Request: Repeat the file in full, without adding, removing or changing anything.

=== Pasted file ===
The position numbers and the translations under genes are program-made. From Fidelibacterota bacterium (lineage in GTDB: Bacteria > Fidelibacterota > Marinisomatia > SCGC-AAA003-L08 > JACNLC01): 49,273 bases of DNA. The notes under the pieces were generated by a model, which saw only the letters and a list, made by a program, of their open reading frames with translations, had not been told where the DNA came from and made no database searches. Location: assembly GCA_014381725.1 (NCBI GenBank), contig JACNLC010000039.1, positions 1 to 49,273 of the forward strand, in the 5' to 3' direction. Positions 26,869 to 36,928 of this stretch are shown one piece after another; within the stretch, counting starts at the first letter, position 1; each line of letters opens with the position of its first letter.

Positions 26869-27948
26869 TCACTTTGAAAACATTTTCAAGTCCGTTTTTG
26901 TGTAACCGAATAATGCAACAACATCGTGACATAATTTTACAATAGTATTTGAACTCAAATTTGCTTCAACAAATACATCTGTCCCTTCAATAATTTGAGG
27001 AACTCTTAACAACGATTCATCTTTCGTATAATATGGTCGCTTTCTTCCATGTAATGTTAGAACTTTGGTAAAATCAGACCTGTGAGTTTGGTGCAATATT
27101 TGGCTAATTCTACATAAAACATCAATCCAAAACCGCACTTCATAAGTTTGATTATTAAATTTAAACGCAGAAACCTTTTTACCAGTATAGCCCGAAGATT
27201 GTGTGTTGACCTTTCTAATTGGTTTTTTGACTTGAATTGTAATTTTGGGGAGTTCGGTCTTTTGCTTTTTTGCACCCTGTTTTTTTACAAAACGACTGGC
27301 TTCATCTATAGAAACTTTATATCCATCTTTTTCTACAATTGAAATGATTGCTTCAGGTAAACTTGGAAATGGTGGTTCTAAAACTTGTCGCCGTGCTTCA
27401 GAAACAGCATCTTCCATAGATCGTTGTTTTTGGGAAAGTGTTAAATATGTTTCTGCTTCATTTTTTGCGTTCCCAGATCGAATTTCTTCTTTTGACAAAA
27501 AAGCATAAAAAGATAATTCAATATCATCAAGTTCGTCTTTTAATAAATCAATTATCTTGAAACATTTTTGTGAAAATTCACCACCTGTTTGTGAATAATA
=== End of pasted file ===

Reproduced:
The position numbers and the translations under genes are program-made. From Fidelibacterota bacterium (lineage in GTDB: Bacteria > Fidelibacterota > Marinisomatia > SCGC-AAA003-L08 > JACNLC01): 49,273 bases of DNA. The notes under the pieces were generated by a model, which saw only the letters and a list, made by a program, of their open reading frames with translations, had not been told where the DNA came from and made no database searches. Location: assembly GCA_014381725.1 (NCBI GenBank), contig JACNLC010000039.1, positions 1 to 49,273 of the forward strand, in the 5' to 3' direction. Positions 26,869 to 36,928 of this stretch are shown one piece after another; within the stretch, counting starts at the first letter, position 1; each line of letters opens with the position of its first letter.

Positions 26869-27948
26869 TCACTTTGAAAACATTTTCAAGTCCGTTTTTG
26901 TGTAACCGAATAATGCAACAACATCGTGACATAATTTTACAATAGTATTTGAACTCAAATTTGCTTCAACAAATACATCTGTCCCTTCAATAATTTGAGG
27001 AACTCTTAACAACGATTCATCTTTCGTATAATATGGTCGCTTTCTTCCATGTAATGTTAGAACTTTGGTAAAATCAGACCTGTGAGTTTGGTGCAATATT
27101 TGGCTAATTCTACATAAAACATCAATCCAAAACCGCACTTCATAAGTTTGATTATTAAATTTAAACGCAGAAACCTTTTTACCAGTATAGCCCGAAGATT
27201 GTGTGTTGACCTTTCTAATTGGTTTTTTGACTTGAATTGTAATTTTGGGGAGTTCGGTCTTTTGCTTTTTTGCACCCTGTTTTTTTACAAAACGACTGGC
27301 TTCATCTATAGAAACTTTATATCCATCTTTTTCTACAATTGAAATGATTGCTTCAGGTAAACTTGGAAATGGTGGTTCTAAAACTTGTCGCCGTGCTTCA
27401 GAAACAGCATCTTCCATAGATCGTTGTTTTTGGGAAAGTGTTAAATATGTTTCTGCTTCATTTTTTGCGTTCCCAGATCGAATTTCTTCTTTTGACAAAA
27501 AAGCATAAAAAGATAATTCAATATCATCAAGTTCGTCTTTTAATAAATCAATTATCTTGAAACATTTTTGTGAAAATTCACCACCTGTTTGTGAATAATA